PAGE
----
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If you’ve been to Japan, you may have eaten a kaiseki meal. You definitely wouldn’t forget it, that’s for sure. Simply put, a kaiseki meal is a traditional Japanese multi-course feast for both the eyes and the stomach. With sometimes up to a dozen or more courses, kaiseki is equal parts a meal and a spectacle. Some have likened kaiseki to actually ‘eating art’; indeed, the extraordinary care that has gone into not only cooking the food but also arranging it just so can make it feel like you’ve been served a painting instead of a dish.
Lacquerware. Knives. Pottery. Bonsai. For most of us, these are quintessential Japanese artforms. The very words may evoke images of a lone artisan, hunched over a white-hot fire, fixated on perfection. Or, in the case of bonsai, carefully snipping and shaping small, fragile branches in order to best mimic full-grown trees. In any case, all these art forms illustrate the Japanese penchant of striving for exemplary craftsmanship. Of course, the Japanese have a short, perfect word for it: kodawari.
Kodawari, according to some Japanese, represents a single philosophy – that a person’s absolute dedication to a single discipline creates a higher standard for everyone else. Kodawari can be expressed in any number of ways: fixation, attention to detail, fastidious perfectionism, even obsession. All of the previously mentioned artforms easily fit this definition. But there is one art form that draws out all of these qualities in its practitioners that goes a bit unnoticed but is arguably the most important one of all – kaiseki-ryori.
The traditional multi-course meal is usually served at a ryokan, a traditional Japanese inn. Certain restaurants are also known for their kaiseki. But what goes into creating a kaiseki meal? And does it stop at just the food? What factors are considered, i.e. micro-seasonality, ingredients, cooking techniques, serving materials, etc.? Let’s go a bit deeper into the world of kaiseki-ryori!
Kaiseki is made up of sometimes more than a dozen courses. Usually, though, there are some mainstays. There is always a soup course at the beginning. This is followed by a sashimi course. Next is usually a boiled course, often vegetables and a protein, such as fish or pork. After that, there’s the grilled dish, the deep-fried dish, the steamed dish, and so on. I know, lots of food, right? And it is a lot of food, but one of kaiseki’s most distinct characteristic is the size of the portions. Each dish is very small, sometimes just a single bite. Just enough to get across what the chef wants to evoke or say with their creation.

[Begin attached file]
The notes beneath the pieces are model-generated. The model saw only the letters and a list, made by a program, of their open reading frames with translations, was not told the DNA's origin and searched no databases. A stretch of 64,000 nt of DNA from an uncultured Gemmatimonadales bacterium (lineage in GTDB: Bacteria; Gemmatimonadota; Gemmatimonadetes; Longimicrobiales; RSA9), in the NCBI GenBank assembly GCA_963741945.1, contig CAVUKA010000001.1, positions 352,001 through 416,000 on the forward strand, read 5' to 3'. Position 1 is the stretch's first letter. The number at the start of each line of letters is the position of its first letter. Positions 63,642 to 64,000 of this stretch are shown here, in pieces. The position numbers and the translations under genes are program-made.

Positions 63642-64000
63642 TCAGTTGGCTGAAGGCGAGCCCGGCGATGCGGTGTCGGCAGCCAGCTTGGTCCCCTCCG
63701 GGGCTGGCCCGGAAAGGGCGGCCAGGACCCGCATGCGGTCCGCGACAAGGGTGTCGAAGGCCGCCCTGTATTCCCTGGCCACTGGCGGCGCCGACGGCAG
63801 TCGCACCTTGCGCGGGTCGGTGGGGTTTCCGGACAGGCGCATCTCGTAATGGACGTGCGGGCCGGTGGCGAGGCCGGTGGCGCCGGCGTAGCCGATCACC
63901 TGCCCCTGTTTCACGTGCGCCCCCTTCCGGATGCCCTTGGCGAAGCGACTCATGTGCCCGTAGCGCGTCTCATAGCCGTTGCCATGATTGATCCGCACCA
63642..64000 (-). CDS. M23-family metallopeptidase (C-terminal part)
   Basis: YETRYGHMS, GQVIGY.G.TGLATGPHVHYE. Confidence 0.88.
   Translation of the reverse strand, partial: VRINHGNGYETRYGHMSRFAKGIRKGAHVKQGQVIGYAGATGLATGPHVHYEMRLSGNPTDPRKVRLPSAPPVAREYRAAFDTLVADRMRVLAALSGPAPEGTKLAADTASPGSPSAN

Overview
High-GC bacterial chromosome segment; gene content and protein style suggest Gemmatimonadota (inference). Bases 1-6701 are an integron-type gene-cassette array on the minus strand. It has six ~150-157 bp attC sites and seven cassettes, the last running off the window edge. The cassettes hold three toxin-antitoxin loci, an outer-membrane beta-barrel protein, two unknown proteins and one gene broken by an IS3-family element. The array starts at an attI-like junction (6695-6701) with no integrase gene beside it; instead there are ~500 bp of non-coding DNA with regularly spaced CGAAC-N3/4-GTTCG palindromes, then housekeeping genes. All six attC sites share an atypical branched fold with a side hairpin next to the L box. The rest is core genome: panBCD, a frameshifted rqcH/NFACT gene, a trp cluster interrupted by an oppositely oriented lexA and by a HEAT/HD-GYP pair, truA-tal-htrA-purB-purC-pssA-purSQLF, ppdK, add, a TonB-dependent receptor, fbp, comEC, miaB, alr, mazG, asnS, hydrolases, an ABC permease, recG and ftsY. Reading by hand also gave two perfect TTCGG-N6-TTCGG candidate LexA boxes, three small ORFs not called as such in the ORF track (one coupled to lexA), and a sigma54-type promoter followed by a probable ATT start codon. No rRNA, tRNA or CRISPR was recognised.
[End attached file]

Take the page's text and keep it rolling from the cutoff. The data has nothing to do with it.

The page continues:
Aiming for perfection
Each chef is a trained artisan; a master craftsman. Besides the years of training and apprenticeship, sometimes each individual dish needs to be laboured over and practised for years before it can be served. Each chef needs to be aware of much more than the singular ingredients of the dish, though those are very important.
Kaiseki is notable for using not only seasonal ingredients but hyper-seasonal ones. Each and every location of a kaiseki restaurant or inn is important to the overall atmosphere and taste of the food. If a ryokan is located in Kyoto, arguably the capital of true kaiseki, don’t be surprised if you find many tofu-based dishes. Likewise, if you’re eating kaiseki in Kanazawa, near the Sea of Japan, you’ll most likely be dining on succulent seafood straight from the source. I once stayed at an unassuming ryokan in the far southwest of Japan and was informed the chef was out at the moment picking mushrooms and mountain vegetables for that night’s meal.
The dedication and relentless striving for perfection is at the heart of all kodawari.
Besides the ever-important ingredients, what else goes into a master craftsman’s kaiseki meal? One of the most striking characteristics are the dishes the food is served on. Each chef meticulously chooses the design, colour, size, and even material of every bowl and plate of each course. This is also subject to all kinds of factors, from the current season to upcoming festivals. For example, if you visit during cherry blossom season, you’re sure to have the pink and white petals incorporated in the meal.
The overwhelming thought that goes into each meal doesn’t stop there. Everything from the size and colour of the room you’re served in, to the way the menu is written out, to the style and colour of kimono your server is wearing is all part of the kaiseki experience. All of these disparate factors come together to form a seamless dining experience. It’s no wonder kaiseki was designated an Intangible Cultural Heritage by UNESCO in 2014!
So, on your next visit to Japan, by all means, slurp up some ramen and chow down on okonomiyaki. Go to town on some sushi and eat your fill of yakiniku. But don’t forget there’s a different, more traditional Japanese meal out there, hidden behind the doors of an old ryokan or inside a cosy restaurant nestled between mountains. Give kaiseki-ryori a try and appreciate the art and craftsmanship that goes into this ancient, traditional meal. Where else can you get a chance to eat art?